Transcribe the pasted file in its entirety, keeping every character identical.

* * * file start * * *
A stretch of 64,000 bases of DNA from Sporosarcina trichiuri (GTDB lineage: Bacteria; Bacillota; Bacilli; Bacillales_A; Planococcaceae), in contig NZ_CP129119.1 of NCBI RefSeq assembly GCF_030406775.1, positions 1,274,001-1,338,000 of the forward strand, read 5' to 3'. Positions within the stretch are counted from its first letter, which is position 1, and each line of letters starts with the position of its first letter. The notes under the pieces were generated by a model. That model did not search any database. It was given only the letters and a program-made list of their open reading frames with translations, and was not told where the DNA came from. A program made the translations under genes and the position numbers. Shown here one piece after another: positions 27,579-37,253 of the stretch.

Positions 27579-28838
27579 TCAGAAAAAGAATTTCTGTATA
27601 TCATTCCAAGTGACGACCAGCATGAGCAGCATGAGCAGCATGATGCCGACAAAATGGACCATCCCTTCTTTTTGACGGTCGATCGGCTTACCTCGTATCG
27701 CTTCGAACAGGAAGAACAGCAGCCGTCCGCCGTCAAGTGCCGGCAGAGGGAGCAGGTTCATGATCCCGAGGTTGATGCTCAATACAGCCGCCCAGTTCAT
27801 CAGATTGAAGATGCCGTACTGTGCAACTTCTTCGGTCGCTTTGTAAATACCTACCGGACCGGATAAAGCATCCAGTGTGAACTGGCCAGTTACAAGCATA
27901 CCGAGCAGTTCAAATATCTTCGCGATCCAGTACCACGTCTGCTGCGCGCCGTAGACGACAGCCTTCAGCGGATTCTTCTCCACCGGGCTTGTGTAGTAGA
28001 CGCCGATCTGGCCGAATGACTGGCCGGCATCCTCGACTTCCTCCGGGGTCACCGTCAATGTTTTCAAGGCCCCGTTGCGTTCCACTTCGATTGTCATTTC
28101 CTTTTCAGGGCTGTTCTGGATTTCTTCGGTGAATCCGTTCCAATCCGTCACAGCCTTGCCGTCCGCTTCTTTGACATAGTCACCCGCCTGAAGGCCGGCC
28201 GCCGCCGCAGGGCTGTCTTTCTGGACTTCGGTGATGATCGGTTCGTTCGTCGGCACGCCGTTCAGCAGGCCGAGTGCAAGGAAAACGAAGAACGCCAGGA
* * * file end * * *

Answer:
A stretch of 64,000 bases of DNA from Sporosarcina trichiuri (GTDB lineage: Bacteria; Bacillota; Bacilli; Bacillales_A; Planococcaceae), in contig NZ_CP129119.1 of NCBI RefSeq assembly GCF_030406775.1, positions 1,274,001-1,338,000 of the forward strand, read 5' to 3'. Positions within the stretch are counted from its first letter, which is position 1, and each line of letters starts with the position of its first letter. The notes under the pieces were generated by a model. That model did not search any database. It was given only the letters and a program-made list of their open reading frames with translations, and was not told where the DNA came from. A program made the translations under genes and the position numbers. Shown here one piece after another: positions 27,579-37,253 of the stretch.

Positions 27579-28838
27579 TCAGAAAAAGAATTTCTGTATA
27601 TCATTCCAAGTGACGACCAGCATGAGCAGCATGAGCAGCATGATGCCGACAAAATGGACCATCCCTTCTTTTTGACGGTCGATCGGCTTACCTCGTATCG
27701 CTTCGAACAGGAAGAACAGCAGCCGTCCGCCGTCAAGTGCCGGCAGAGGGAGCAGGTTCATGATCCCGAGGTTGATGCTCAATACAGCCGCCCAGTTCAT
27801 CAGATTGAAGATGCCGTACTGTGCAACTTCTTCGGTCGCTTTGTAAATACCTACCGGACCGGATAAAGCATCCAGTGTGAACTGGCCAGTTACAAGCATA
27901 CCGAGCAGTTCAAATATCTTCGCGATCCAGTACCACGTCTGCTGCGCGCCGTAGACGACAGCCTTCAGCGGATTCTTCTCCACCGGGCTTGTGTAGTAGA
28001 CGCCGATCTGGCCGAATGACTGGCCGGCATCCTCGACTTCCTCCGGGGTCACCGTCAATGTTTTCAAGGCCCCGTTGCGTTCCACTTCGATTGTCATTTC
28101 CTTTTCAGGGCTGTTCTGGATTTCTTCGGTGAATCCGTTCCAATCCGTCACAGCCTTGCCGTCCGCTTCTTTGACATAGTCACCCGCCTGAAGGCCGGCC
28201 GCCGCCGCAGGGCTGTCTTTCTGGACTTCGGTGATGATCGGTTCGTTCGTCGGCACGCCGTTCAGCAGGCCGAGTGCAAGGAAAACGAAGAACGCCAGGA